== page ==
The themes in these pages of Cormac McCarthy's 2006 novel The Road include the reciprocal filial love between the boy and his father as well as the dichotomy between "good guys" and "bad guys."
A nameless boy and his father are traveling along a road in a post-apocalyptic landscape, foraging for food and trying to stay warm by means of fire. The boy is young, and his father's protective instinct very great. Amid this landscape, the boy's father is ill, and the two survive on very little to eat, regularly encounter corpses left in homes, and sleep wherever they can find warmth and shelter (such as in an abandoned car).
When a dog joins them, the boy implores the father to let the dog come with them on their journey and not to hurt the dog, to which the father assents. The boy's love for the dog mirrors the love that his father has shown him.
When the father sees a group whom he expects to be marauders, he says, "keep your face down." The formidable group is described as follows:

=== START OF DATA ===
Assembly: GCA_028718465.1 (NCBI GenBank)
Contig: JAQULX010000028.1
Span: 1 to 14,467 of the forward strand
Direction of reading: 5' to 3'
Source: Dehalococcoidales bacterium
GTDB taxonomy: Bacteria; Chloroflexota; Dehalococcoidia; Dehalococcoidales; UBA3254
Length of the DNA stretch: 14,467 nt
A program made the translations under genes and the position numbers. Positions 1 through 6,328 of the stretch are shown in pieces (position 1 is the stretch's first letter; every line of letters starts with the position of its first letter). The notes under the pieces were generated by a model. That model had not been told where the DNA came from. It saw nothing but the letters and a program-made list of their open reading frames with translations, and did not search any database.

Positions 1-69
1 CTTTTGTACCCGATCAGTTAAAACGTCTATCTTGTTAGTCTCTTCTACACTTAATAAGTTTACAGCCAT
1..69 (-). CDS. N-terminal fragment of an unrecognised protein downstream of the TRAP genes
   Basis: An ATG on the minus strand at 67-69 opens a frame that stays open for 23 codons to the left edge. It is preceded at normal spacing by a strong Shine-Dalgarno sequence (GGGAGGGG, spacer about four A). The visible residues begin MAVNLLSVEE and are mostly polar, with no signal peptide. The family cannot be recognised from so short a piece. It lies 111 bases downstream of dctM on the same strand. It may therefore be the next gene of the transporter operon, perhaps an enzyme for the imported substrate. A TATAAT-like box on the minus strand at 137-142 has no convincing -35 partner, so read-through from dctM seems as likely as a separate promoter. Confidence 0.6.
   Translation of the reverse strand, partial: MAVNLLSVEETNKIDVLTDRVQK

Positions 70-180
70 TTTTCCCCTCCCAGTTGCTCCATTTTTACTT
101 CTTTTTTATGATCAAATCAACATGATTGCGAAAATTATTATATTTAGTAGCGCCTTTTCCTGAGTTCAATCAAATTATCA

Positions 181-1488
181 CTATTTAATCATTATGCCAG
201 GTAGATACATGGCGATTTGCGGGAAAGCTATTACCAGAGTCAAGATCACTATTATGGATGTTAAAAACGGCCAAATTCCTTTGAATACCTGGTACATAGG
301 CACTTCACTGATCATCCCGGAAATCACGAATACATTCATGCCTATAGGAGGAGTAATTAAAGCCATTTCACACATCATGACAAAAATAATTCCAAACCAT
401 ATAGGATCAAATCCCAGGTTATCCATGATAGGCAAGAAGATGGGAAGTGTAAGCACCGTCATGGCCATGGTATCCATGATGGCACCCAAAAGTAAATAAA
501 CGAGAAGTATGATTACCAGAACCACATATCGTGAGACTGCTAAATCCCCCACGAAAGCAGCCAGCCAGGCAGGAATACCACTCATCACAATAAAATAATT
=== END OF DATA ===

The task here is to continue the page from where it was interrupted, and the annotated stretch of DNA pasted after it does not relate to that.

Bearded, their breath smoking through their masks. Shh, he said. Shh. The phalanx following carried spears or lances tasseled with ribbons, the long blades hammered out of trucksprings in some crude forge up-country. The boy lay with his face in his arms, terrified. They passed two hundred feet away, the ground shuddering lightly. Tramping. Behind them came wagons drawn by slaves in harness and piled with goods of war and after that the women, perhaps a dozen in number, some of them pregnant, and lastly a supplementary consort of catamites illclothed against the cold and fitted in dog collars and yoked each to each. (92)
The boy asks, "Were they the bad guys?" The father says that they were (93). The boy has an implicit trust in his father, and the father an instinctive desire to protect his young son.